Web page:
Each finger of the hand is powered by a completely separate system of muscles and tendons which are located in the fingers, wrist, and forearm. Most of the hand’s power is generated by larger muscles in the forearm while finer movements are controlled by smaller muscles in the hand itself. Our wrist is the bridge which stabilizes the interaction of the hand & forearm.
Gaining finger strength is a very slow process, finger strength occurs when the Tendons and Pulleys within your fingers stretch and tear slightly causing them to repair themselves and become stronger. Tendons and pulleys are not like other muscles that can increase in size with ease, they require longer periods of time to strengthen compared to other bodily muscles.
The tendons work like long ropes connecting the tip of each finger to the base of the knuckles which continue to the wrist and then to the muscles within the forearms, these are the ones that you use to move your fingers.
The pulleys are the fibres that keep the tendons attached to the bones of your fingers. They form a tunnel under which the tendons must glide and are responsible for holding the tendons close against the bone. The slick lining on the tendons and tunnel allow for the easy gliding of these pulleys within the hand.
Types of Grip Strength
There are four main types of grip strength your hands will come across. All of these play a key role in all aspects of your finger training exercises.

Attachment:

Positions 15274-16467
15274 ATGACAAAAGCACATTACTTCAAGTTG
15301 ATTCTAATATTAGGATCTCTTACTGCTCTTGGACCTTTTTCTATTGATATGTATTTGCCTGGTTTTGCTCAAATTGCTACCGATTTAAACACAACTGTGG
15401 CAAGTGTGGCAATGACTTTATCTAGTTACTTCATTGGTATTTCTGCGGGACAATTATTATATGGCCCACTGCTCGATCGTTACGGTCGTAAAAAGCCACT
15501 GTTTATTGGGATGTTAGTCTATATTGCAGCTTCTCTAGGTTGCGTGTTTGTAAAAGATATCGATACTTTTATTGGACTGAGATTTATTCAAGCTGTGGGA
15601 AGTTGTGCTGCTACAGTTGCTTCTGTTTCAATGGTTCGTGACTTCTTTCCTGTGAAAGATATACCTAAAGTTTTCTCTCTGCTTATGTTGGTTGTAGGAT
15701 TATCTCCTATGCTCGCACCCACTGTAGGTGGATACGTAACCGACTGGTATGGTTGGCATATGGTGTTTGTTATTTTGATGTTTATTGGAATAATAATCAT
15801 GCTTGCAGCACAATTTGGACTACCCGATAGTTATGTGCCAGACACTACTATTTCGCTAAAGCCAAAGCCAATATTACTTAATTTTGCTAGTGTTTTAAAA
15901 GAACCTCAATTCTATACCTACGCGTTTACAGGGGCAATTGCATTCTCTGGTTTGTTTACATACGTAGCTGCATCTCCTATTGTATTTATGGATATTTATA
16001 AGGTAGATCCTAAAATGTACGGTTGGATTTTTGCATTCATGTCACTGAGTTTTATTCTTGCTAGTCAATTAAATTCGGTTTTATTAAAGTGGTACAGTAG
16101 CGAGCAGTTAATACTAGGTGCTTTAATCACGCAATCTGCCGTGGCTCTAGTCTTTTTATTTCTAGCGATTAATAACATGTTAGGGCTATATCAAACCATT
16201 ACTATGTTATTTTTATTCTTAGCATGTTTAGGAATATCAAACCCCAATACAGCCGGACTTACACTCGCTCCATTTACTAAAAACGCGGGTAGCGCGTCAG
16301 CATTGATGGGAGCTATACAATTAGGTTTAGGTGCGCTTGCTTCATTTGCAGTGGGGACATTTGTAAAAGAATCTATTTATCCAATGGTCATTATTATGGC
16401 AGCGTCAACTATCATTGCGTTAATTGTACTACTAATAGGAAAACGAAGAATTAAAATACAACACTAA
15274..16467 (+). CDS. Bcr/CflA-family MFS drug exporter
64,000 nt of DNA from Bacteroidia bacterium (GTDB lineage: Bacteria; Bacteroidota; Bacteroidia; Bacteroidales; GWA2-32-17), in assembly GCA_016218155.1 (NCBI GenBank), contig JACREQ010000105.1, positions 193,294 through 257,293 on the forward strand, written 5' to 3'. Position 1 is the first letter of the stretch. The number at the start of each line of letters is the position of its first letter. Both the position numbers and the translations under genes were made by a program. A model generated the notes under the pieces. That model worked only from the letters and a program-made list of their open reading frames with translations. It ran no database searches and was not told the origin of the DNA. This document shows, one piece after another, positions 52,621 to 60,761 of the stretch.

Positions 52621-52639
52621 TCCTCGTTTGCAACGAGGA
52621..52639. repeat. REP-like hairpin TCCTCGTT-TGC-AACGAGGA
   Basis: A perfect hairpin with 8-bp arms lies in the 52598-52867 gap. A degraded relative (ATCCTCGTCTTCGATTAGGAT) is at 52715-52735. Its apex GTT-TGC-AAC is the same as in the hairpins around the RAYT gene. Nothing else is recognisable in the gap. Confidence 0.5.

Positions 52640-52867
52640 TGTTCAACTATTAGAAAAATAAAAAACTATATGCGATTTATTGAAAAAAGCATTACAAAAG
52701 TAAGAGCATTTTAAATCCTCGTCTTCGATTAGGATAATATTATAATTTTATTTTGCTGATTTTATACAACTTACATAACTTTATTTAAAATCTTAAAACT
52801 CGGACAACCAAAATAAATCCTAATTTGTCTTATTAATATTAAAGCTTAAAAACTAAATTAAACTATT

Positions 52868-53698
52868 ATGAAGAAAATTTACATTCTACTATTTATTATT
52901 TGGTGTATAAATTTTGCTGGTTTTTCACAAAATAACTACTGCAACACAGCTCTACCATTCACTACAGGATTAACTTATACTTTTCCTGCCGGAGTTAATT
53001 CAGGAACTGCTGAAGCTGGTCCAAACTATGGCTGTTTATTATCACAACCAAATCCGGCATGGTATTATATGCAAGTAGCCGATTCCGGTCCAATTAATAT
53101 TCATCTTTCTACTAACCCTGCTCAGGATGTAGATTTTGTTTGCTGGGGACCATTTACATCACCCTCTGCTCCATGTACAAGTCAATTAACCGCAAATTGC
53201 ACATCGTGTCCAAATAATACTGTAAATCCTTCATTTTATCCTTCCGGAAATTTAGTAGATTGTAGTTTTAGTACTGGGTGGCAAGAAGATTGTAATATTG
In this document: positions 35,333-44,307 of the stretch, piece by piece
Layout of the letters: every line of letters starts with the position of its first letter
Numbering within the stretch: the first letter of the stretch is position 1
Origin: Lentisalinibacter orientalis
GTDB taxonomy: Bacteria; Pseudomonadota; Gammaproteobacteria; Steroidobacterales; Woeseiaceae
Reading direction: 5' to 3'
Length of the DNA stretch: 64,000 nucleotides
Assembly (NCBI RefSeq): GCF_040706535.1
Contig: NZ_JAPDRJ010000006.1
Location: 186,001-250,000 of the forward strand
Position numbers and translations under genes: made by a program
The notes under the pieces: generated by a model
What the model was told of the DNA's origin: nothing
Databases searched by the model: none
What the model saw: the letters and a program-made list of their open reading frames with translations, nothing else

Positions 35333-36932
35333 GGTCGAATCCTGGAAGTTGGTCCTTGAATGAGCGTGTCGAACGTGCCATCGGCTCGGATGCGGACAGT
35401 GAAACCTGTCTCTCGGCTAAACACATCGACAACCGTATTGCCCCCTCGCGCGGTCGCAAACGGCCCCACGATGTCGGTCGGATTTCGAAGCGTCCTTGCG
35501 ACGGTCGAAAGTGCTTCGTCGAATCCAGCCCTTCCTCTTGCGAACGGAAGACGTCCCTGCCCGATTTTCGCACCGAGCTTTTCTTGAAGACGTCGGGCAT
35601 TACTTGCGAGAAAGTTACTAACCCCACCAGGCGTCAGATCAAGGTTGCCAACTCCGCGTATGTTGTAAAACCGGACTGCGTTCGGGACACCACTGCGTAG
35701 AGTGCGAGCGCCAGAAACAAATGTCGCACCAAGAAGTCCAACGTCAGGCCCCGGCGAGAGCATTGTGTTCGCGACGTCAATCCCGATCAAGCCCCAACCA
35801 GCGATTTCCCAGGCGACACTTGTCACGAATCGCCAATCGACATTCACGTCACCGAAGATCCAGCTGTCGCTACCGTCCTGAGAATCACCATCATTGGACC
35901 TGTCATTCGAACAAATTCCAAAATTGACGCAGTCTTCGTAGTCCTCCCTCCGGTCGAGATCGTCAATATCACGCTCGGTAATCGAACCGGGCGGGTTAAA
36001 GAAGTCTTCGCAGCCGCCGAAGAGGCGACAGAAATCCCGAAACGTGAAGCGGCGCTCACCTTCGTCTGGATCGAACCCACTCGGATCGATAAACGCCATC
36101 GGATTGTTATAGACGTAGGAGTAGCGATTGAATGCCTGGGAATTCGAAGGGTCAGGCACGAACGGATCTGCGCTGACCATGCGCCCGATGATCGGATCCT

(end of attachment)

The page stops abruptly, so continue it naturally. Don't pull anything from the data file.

Crushing Grip Strength
This involves a grip similar to a handshake, whereby an object being gripped rests firmly against the and all. A strong crush grip is useful in bone-crushing handshakes or for crushing items with, for example an apple.
Lifting a chair by grasping one of the front legs (while keeping it level) is an example of wrist strength. While this doesn't necessarily impact finger and grip strength, strong wrists are an essential part of development of the forearm.
Supporting Grip Strength
Typically involves holding or exerting crushing strength on an object and sustaining it for a period of time. A great deal of muscular endurance is required for this grip as it involves holding an object for a maxium duration requiring the thumb, the fingers, and the palm.
Pinch Grip Strength
In a pinch grip, the fingers are on one side of an object, and the is on the other. This type of grip strength relies very heavily on the strength of the thumb. If you’re an avid rock climber or into bouldering you probably already know that pinch strength is the backbone to the pinch grip.